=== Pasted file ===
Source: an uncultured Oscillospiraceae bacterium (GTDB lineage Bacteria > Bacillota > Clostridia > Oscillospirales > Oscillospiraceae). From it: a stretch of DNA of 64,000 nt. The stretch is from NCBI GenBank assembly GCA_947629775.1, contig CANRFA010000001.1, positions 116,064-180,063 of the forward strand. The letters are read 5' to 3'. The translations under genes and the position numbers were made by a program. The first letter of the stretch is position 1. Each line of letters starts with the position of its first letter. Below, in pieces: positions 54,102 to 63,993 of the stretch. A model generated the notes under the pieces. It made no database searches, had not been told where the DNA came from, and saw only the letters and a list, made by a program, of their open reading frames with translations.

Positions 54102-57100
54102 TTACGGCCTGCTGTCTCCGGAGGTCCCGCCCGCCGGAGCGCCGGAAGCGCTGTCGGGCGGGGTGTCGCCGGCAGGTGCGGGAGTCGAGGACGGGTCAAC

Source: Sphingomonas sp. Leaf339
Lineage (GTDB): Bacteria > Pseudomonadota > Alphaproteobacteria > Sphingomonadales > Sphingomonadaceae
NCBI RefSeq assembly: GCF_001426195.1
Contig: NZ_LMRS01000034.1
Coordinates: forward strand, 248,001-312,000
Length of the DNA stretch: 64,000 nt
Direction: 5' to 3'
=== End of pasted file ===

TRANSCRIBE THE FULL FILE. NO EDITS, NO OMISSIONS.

Source: an uncultured Oscillospiraceae bacterium (GTDB lineage Bacteria > Bacillota > Clostridia > Oscillospirales > Oscillospiraceae). From it: a stretch of DNA of 64,000 nt. The stretch is from NCBI GenBank assembly GCA_947629775.1, contig CANRFA010000001.1, positions 116,064-180,063 of the forward strand. The letters are read 5' to 3'. The translations under genes and the position numbers were made by a program. The first letter of the stretch is position 1. Each line of letters starts with the position of its first letter. Below, in pieces: positions 54,102 to 63,993 of the stretch. A model generated the notes under the pieces. It made no database searches, had not been told where the DNA came from, and saw only the letters and a list, made by a program, of their open reading frames with translations.

Positions 54102-57100
54102 TTACGGCCTGCTGTCTCCGGAGGTCCCGCCCGCCGGAGCGCCGGAAGCGCTGTCGGGCGGGGTGTCGCCGGCAGGTGCGGGAGTCGAGGACGGGTCAAC

Source: Sphingomonas sp. Leaf339
Lineage (GTDB): Bacteria > Pseudomonadota > Alphaproteobacteria > Sphingomonadales > Sphingomonadaceae
NCBI RefSeq assembly: GCF_001426195.1
Contig: NZ_LMRS01000034.1
Coordinates: forward strand, 248,001-312,000
Length of the DNA stretch: 64,000 nt
Direction: 5' to 3'